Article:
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Tree migration study one of Discover’s top stories of the year

Discover magazine named a Purdue University study analyzing the movement of tree species in response to climate change as one of its top 100 scientific stories of the year.

Songlin Fei, an associate professor in the Department of Forestry and Natural Resources, led the study that shows trees are shifting northward as temperatures warm, but also to the west in response to increased precipitation. (Read about the study here.)

“Precipitation has a stronger near-term impact on species shift than temperature,” Fei said of his research, published in the journal Science Advances and covered by more than 50 news outlets around the world.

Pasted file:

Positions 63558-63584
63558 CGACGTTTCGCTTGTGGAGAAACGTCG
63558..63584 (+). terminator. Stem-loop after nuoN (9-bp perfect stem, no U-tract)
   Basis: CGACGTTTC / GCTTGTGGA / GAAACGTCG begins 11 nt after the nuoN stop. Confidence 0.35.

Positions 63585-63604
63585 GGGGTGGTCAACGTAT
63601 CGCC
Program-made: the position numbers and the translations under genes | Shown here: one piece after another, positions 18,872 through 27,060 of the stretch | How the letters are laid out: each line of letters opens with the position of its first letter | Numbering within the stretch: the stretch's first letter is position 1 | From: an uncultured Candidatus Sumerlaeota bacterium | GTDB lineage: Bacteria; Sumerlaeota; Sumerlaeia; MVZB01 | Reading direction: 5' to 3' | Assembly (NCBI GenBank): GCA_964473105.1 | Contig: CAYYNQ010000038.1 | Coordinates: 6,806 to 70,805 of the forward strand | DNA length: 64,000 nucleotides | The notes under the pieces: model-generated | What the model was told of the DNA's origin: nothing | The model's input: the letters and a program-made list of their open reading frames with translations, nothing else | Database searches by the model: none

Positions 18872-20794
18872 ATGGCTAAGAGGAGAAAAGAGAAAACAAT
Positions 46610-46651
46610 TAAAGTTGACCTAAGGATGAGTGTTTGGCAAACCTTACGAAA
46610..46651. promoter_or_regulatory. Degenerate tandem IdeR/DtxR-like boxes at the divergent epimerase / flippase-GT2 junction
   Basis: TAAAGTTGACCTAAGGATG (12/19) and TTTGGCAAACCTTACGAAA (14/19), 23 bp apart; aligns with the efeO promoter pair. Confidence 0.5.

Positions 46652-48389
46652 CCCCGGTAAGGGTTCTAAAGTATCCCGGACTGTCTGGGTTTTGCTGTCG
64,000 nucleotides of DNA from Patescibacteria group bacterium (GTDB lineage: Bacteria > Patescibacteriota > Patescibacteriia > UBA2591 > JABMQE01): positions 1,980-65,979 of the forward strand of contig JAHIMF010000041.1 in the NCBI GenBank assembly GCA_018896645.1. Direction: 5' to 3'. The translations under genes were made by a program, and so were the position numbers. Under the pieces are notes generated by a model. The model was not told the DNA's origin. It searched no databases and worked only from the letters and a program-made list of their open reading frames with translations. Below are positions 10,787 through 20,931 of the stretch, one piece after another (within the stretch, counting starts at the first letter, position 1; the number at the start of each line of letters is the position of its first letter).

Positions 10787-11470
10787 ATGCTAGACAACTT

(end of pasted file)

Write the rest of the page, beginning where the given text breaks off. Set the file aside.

Using data collected by the U.S. Forest Service from 1980 to 2015, Fei found that tree migration is species-specific, with deciduous trees such as oak and maple moving west, while evergreens are trending north. Long-term changes in precipitation patterns are affecting the composition of forests and altering entire ecosystems.

Fei and colleagues are continuing research examining the role of moisture and climate change on U.S. forests.

“We are moving forward to study changes in both above- and below-ground forest communities, and hoping to better understand the impacts of drought on forest ecosystems and their management implications,” Fei said.

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